How prioritizing health can be a prescription for Romania’s prosperity

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As Romania emerges from the grip of the COVID-19 pandemic, the country has a unique opportunity to learn from the crisis and build a better future. We could take this moment to go beyond rebuilding society and the economy and work toward advancing health and prosperity.

There have been plenty of hard lessons learned. We have seen that underlying health issues can suddenly take a bigger toll, as people with preexisting health conditions are more likely to get seriously ill from COVID-19. We have experienced an unwelcome reminder that health and the economy are inextricably linked. And we have seen vulnerabilities exposed in our healthcare system.

However, there have also been encouraging lessons: the rapid development of COVID-19 vaccines, the adoption of digital health tools, and companies’ implementation of fast operational changes to adapt to the pandemic all speak to the country’s ability to respond effectively in times of crisis.

Better health is not just a matter of peoples’ well-being—it promotes economic growth by expanding the labor force and by boosting productivity.

The pandemic has underscored the importance of long-term health trends that impact life expectancy in Romania and has shown us the value of a cohesive, overarching public strategy for healthcare, with policies carried over from one political administration to the next. Better health is not just a matter of peoples’ well-being—it promotes economic growth by expanding the labor force and by boosting productivity.

In recent decades, Romania has taken some steps to improve the health and life expectancy of its population, but we see now that we have not yet put public health and improving the well-being of citizens at the top of the agenda.

We need a national health strategy focused on prevention rather than treatment, one that is built on the stable pillars of policies that address tobacco use and misuse of alcohol, diet and physical activity, vaccination, health screenings, as well as policies on road control and working conditions. Ensuring such a systematic approach with cross-party support would help Romania address life-expectancy issues and their economic impact head-on.

What is Romania’s demographic landscape?

The Romanian population is aging and shrinking, with a median age—43 years—that has increased by nearly ten years since 2000 (Exhibit 1). While the birth rate has decreased over time, the death rate has increased rapidly, leading Romania to record one of the highest death rates in Central and Eastern Europe. The main cause is cardiovascular disease, which accounts for 57 percent of deaths among Romanians.

The median age of Romanians has increased by nearly ten years in the past  two decades.

There are, however, public-health policies that proved to be beneficial in tackling cardiovascular disease, which could have a positive impact in Romania. According to the World Health Organization (WHO), most cardiovascular diseases can be addressed by raising awareness and encouraging lifestyle changes, such as limiting the use of tobacco and the harmful use of alcohol and reducing obesity with a healthier diet and increased physical activity.1 Romania could benefit from committing to targets similar to what WHO uses to reduce the occurrence of deaths due to cardiovascular disease. In its campaign to reduce the avoidable noncommunicable disease burden, WHO has committed to delivering two targets directly related to cardiovascular health: first, reducing the global prevalence of elevated blood pressure by 25 percent between 2010 and 2025, and second, ensuring that at least half of eligible people receive drug therapy and counseling to prevent heart attacks and strokes by 2025.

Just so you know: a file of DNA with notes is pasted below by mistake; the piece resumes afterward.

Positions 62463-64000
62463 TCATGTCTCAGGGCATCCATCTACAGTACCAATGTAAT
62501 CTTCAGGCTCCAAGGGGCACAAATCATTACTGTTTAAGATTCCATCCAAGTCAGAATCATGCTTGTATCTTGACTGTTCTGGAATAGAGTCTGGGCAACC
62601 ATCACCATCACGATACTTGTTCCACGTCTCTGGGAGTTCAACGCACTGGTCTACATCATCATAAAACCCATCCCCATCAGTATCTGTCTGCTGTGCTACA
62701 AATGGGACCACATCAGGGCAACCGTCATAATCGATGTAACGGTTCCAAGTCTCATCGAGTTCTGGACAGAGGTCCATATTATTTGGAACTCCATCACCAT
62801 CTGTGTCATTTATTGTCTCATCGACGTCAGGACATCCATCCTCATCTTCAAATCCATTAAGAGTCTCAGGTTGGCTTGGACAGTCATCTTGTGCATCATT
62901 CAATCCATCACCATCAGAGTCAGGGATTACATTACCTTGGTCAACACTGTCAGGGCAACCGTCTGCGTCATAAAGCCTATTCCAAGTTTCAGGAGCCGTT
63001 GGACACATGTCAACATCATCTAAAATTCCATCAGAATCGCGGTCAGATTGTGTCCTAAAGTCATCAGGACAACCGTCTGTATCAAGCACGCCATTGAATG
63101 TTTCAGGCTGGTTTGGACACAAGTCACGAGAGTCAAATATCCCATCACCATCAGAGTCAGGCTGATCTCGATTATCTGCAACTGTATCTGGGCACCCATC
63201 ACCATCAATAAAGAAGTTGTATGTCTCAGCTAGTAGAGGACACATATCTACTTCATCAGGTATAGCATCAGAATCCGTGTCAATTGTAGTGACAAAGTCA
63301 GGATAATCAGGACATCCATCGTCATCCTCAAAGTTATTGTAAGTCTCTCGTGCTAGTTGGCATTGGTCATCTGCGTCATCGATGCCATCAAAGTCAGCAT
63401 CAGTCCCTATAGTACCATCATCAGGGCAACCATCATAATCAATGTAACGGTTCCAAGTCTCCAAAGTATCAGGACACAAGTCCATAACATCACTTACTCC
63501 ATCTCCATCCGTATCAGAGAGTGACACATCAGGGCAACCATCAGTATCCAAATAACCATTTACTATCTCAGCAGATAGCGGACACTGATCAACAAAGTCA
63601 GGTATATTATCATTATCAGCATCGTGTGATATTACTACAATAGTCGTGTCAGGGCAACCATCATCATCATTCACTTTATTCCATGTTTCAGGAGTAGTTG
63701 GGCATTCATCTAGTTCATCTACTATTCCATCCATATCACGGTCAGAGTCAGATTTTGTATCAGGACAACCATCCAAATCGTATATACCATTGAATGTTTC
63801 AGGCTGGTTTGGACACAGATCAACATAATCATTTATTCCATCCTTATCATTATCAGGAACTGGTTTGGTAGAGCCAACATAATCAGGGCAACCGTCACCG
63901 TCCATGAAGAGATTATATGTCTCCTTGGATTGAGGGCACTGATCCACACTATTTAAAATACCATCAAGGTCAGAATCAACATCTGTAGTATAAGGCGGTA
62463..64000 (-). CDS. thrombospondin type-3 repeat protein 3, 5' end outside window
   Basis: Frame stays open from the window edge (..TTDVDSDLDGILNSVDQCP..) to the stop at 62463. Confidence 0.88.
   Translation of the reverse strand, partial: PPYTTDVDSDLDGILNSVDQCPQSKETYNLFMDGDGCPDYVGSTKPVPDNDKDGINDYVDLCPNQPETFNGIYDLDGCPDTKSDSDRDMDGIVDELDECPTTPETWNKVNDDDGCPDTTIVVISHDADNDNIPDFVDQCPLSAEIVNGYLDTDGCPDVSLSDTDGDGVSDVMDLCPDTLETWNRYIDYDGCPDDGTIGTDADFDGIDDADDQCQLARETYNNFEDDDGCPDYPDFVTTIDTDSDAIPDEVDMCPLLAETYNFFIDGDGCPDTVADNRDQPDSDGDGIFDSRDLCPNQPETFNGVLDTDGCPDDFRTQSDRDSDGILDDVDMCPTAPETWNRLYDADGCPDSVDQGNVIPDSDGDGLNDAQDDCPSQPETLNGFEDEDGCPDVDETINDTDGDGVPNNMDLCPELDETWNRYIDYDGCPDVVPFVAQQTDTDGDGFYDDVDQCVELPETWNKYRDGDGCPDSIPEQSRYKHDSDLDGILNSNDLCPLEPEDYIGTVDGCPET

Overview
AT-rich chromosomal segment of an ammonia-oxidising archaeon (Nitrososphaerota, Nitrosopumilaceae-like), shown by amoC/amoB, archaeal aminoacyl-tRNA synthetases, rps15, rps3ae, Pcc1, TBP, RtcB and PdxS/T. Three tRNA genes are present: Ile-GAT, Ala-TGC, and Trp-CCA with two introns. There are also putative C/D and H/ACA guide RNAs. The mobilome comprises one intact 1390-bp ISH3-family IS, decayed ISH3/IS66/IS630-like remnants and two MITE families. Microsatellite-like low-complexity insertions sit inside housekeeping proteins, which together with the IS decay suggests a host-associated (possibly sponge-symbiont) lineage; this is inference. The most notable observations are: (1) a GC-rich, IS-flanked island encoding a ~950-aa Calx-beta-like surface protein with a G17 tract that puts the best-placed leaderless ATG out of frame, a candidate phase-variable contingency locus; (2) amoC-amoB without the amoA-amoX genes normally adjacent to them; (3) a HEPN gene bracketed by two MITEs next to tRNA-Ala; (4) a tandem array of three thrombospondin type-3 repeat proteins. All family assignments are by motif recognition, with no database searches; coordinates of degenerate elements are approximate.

Total years lost to poor health, including both morbidity and mortality, disproportionately belong to people of working age in Romania (about 63 percent), posing additional risks to the economic health of the country (Exhibit 2). Further aggravating that is Romania’s high rate of traffic fatalities, an avoidable cause of death. In 2019, Romania had the highest number of traffic fatalities per capita in the European Union.2 The problem disproportionately impacts the working population as compared to EU averages, with Romanians aged 50 to 64 years overrepresented in such deaths.

The majority of years lost to poor health in Romania are within the working-age population, accounting for two-thirds of the total.

What is Romania’s health-improvement opportunity?

Research by the McKinsey Global Institute (MGI) shows that investing in health is a powerful way to both rebuild in the wake of the pandemic and learn from the crisis while growing stronger as a country. Here is why:

MGI researched what it would take to make the Romanian population healthier and then calculated the potential social and economic benefits. The findings show that by using known interventions more widely, such as administering vaccinations, adopting healthier behaviors, expanding access to primary care, and improving adherence to prescribed medications, the country’s overall disease burden could be reduced by 36 percent over the next two decades (Exhibit 3). Further, the disease burden of cardiovascular illness could drop even more—by 39 percent. A detailed, actionable national health strategy, including policies on reducing cardiovascular disease, could help address this burden.